Professor Al Sciarrino publishes captivating thriller novel

*Correction: Professor Sciarrino served for three years as a U.S. Army officer during Vietnam but never served in Vietnam.

Al Sciarrino, associate business professor and self-proclaimed lover of bluegrass music, has taken one of his favorite bluegrass tunes and transformed it into an electrifying novel of love, war and motorcycles.

As an undergraduate at Geneseo, Sciarrino was drafted in 1966 and spent three years fighting in the Vietnam War. He returned to Geneseo to graduate in 1971 with a degree in English. He went on to become an attorney, publish numerous technical writings in law and accumulate over 30 years of teaching experience. He is now a professor of business law at Geneseo.

Sciarrino appeared on "The Oprah Winfrey Show" to discuss his first novel, Officer Candidate School, which was based on his experiences in the army, and has recently released his second novel, Vincent Black Lightning 1952.

Sciarrino said that, for him, the writing process is something that "takes a lot of time and discipline."

"I write everyday; sometimes nothing comes out, and other times it flows and the characters just speak for themselves," he said.

When planning a novel, Sciarrino said, "I devour everything I can on a subject." He explained how he is now researching bioterrorism, a subject in his upcoming third novel, which discusses the end of the world.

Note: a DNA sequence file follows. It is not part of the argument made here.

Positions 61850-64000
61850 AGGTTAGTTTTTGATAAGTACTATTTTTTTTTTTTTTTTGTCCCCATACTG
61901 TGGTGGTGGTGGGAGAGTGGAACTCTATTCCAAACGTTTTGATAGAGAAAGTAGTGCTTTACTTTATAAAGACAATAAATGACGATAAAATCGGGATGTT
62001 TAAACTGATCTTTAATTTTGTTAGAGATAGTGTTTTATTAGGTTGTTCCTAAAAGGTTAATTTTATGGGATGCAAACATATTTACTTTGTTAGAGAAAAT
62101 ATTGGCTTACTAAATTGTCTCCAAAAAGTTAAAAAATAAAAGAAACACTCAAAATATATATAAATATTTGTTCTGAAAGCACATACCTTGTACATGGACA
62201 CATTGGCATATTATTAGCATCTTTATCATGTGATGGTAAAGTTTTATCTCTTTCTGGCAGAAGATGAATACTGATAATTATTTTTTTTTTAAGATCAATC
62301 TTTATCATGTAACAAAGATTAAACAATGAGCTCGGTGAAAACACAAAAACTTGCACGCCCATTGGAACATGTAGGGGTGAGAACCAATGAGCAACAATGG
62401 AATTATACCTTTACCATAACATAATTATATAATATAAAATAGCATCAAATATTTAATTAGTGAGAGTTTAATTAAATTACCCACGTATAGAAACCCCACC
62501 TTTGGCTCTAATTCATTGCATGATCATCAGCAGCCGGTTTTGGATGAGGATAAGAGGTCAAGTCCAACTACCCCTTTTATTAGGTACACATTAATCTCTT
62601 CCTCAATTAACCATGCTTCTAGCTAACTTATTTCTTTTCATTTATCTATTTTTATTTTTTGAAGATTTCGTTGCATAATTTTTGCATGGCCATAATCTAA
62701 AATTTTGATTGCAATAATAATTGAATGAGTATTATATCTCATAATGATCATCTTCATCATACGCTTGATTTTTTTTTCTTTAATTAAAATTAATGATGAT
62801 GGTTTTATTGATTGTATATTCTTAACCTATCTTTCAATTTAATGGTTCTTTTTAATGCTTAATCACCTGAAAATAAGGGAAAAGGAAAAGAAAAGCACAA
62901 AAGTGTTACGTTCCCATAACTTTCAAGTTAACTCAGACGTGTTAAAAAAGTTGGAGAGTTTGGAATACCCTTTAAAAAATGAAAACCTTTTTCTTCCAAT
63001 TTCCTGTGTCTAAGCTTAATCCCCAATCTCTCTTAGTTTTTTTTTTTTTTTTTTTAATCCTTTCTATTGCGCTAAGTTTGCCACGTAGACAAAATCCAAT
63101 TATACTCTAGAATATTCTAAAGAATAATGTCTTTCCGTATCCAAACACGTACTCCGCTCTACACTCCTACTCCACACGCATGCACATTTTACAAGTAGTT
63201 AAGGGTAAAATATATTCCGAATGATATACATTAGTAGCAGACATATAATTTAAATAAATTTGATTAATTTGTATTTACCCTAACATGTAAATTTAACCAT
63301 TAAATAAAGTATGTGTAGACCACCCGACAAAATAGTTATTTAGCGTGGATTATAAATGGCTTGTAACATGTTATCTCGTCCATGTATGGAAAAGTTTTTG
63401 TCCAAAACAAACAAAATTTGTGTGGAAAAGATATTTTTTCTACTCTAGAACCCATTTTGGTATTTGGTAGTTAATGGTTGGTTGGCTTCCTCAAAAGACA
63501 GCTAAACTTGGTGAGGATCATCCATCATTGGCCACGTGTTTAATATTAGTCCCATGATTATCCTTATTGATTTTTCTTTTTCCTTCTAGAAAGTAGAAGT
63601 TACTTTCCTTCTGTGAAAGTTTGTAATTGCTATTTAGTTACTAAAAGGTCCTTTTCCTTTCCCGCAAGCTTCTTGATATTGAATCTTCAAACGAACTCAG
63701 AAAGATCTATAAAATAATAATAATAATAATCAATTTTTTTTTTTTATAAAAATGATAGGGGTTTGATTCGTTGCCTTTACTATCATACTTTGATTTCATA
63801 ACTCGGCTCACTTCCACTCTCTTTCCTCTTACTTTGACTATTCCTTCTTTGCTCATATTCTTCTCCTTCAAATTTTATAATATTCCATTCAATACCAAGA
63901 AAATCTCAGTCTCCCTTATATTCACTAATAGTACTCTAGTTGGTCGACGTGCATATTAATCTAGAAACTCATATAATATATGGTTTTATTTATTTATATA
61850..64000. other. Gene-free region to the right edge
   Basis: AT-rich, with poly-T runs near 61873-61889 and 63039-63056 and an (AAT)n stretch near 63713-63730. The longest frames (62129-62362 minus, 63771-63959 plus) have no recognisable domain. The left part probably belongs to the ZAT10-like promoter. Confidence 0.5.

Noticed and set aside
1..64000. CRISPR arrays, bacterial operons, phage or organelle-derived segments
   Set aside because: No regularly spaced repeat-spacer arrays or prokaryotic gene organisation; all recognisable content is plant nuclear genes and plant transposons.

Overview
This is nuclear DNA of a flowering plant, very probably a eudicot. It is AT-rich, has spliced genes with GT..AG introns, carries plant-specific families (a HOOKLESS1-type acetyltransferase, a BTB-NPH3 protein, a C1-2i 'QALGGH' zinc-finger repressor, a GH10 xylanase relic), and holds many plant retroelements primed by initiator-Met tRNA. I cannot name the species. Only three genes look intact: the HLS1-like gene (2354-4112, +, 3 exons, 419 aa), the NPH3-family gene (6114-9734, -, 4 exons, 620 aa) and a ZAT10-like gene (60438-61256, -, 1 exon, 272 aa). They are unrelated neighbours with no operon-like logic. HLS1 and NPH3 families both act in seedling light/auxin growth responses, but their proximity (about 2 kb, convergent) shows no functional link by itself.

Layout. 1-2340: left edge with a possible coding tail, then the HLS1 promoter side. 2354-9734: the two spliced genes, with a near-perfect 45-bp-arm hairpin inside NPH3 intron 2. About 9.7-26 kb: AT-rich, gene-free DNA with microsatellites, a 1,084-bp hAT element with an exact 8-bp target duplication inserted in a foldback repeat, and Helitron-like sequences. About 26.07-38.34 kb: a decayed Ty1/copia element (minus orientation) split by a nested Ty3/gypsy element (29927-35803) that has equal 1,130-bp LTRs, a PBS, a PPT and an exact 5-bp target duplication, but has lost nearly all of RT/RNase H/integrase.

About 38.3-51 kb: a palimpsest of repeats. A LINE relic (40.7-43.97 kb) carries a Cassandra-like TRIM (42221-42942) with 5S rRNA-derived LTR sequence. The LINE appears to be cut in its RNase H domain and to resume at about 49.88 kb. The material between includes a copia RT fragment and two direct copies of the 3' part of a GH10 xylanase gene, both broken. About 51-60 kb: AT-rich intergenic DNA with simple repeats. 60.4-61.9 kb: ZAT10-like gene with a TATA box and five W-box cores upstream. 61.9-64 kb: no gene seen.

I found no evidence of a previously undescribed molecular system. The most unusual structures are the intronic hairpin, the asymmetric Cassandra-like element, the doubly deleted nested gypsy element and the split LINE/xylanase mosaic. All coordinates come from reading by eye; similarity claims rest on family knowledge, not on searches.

His new novel, Vincent Black Lightning 1952, is based on a song with the same name, first sung by British musician Richard Thompson, and later performed by the bluegrass band Del McCoury. The song tells the story of a young British man, James Adie, who robs to pay for his 1952 Vincent Black Lightning, the world's fastest motorcycle at that time. Adie falls in love with the redheaded Red Molly, who fails to save him from the dangers of a life of crime. Adie dies after being shot during a robbery, but not before giving his motorcycle to Red Molly.

"I fell in love with the song," Sciarrino said. "But when I wrote the novel, I made it into an American story."

Sciarrino's Vincent Black Lightning 1952 chronicles the story of a Southern boy who returns from a stint as a paratrooper in Korea to find that his grandmother has lost the family farm. In order to buy back the farm, the character of James Adie trades in his grandfather's Norton motorcycle for a 1952 Vincent Black Lightning and competes in motorcycle races for money. When the money from the motorcycle races isn't enough, Adie begins to rob all of the characters involved in the foreclosure of the family farm and, just as in the song, meets a tragic end.

Sciarrino described the novel as a "powerful tale of young love, war, motorcycles and racing." He continued, "I think readers will really enjoy the hard-hitting battle scenes and the exploration of the ethical issues surrounding James Adie's robbing to secure his grandmother's farm."

The novel is sold exclusively online at